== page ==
Stickiness of the soot

The low gas velocity seems to be an important factor. On the other hand, the low gas velocity limit is probably a "floating" limit which may also depend on the actual Stickiness of the soot in the exhaust gas smoke, which again may depend on the actual residual fuel used (containing asphalt, carbon and sulphur).

Thus the stickier the soot, the more easily it will stick to the boiler tubes. One could claim that the Stickiness of the soot is the dominant factor for the occurrence of soot deposits.

On the other hand, looking at Fig. 13 we can see that this could mean that only the exhaust gas boiler with a low design mean gas velocity included in the statistics had exhaust gas smoke containing sticky soot, and this seems improbable.

Regarding the Stickiness of the soot. the latest information received has revealed that, due to a chemical reaction with the hydrocarbons, the use of a fuel additive containing iron oxide may involve that the soot will be less sticky and more dry. The exact chemical background for this observatton is not cteariy understood.

The result will be a reduction in the tendency towards soot deposits because the soot is less sticky and the gas velocity limit for soot deposits will, in turn, be reduced, i.e. the soot deposits will be less sensitive to the low gas velocity.

Such a fuel additive may therefore be useful in cases where the exhaust gas botes have suffered from soot deposits.

Influence of low water inlet velocity and low circulation water flow ratio

The diagrams in Fig. 14 show the influence of the water inlet velocity to the boiler and the circulation water flow ratio (circulation water and steam production mass flow ratio), and also indicate an important influence on the occurrence of soot fires.

Thus, the lower the water inlet velocity to the boiler, and the lower the circulation water ratio, the higher the likelyhood of soot fire problems.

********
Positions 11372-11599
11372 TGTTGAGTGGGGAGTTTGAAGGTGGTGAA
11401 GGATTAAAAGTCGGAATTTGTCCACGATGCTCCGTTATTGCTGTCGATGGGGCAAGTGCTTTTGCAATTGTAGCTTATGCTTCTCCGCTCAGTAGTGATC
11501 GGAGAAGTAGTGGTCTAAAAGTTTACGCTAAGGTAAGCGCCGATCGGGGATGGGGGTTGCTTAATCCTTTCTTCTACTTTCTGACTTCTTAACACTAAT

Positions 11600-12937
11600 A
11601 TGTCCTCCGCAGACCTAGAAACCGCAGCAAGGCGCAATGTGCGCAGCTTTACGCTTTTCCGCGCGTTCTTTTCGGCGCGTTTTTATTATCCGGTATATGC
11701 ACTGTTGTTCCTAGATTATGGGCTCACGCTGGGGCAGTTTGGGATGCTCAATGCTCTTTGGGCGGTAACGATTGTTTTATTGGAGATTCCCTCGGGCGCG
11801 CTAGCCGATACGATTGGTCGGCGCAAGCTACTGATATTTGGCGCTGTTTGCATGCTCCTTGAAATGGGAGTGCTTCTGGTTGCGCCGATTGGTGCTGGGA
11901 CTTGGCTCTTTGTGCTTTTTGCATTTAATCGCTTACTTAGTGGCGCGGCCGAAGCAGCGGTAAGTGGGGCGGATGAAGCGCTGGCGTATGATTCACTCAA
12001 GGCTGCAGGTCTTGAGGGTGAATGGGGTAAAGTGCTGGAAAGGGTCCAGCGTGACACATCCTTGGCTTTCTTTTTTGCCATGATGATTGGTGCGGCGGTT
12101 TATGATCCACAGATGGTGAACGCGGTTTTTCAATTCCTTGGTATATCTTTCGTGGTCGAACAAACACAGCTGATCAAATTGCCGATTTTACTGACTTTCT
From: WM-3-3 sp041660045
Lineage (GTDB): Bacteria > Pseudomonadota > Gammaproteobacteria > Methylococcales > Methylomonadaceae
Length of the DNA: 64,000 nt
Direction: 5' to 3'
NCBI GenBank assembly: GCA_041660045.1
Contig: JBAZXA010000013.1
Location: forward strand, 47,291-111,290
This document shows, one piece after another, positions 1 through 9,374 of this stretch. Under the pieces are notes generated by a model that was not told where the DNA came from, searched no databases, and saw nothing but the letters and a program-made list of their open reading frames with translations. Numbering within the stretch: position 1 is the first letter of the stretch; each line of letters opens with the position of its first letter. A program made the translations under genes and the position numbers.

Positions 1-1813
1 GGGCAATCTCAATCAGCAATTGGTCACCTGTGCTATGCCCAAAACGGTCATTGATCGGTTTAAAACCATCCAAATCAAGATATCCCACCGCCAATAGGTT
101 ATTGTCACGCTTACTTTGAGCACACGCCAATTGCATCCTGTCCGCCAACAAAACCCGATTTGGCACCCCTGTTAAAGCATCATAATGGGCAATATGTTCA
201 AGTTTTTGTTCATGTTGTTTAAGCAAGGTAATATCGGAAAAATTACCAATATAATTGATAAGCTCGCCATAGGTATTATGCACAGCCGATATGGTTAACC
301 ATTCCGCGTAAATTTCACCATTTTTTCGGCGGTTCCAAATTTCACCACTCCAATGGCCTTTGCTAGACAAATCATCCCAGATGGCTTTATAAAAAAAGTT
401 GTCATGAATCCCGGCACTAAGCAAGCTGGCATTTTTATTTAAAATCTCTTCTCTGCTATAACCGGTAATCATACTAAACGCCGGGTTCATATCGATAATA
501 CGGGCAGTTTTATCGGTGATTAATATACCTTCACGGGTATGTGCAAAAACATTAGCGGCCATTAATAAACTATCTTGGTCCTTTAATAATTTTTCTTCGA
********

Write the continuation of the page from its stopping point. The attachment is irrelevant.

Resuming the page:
A sufficient circulation water flow rate is therefore important for avoiding critical damage to exhaust gas boilers.

This is because a low circulation water flow rate means a high gas temperature on the tube surfaces, which in turn increases the risk of ignition of the soot deposits. See the upper left side of the warning triangle in Fig. 2.

When the boiler has been designed in such a way that soot deposits do not occur, there is, of course, no soot to ignite.


This may explain the trouble-free cases in Fig. 14 with boilers with a low circulation water tow rate, even though the ignition potential exists.

The impact of low gas velocities

The tendency in the statistical material seems quite clear: when the actual gas velocity in the boiler is lower than a certain value, soot particles in the exhaust gas will deposit on the tubes whereas, if the gas velocity is higher, the soot particles will be blown away, i.e. the boiler itself will have a self-cleaning effect. Compare the smoke tube boilers.

According to some boiler makers, the gas velocity limit for soot deposits is about 12 m/s, but may depend on the gas constituents, as discussed above,

Part load running of main engine

It is important to distinguish between a boiler's design mean gas velocity and the actual gas velocity in the boiler.

When, for example, a ship is sailing with reduced speed or is manoeuvring, the diesel engine's power output, and thereby also the amount of exhaust gas, will be reduced. This means that under specific operating conditions, the actual mean gas velocity in the boiler can be lower than 50% of the boiler's design mean gas velocity.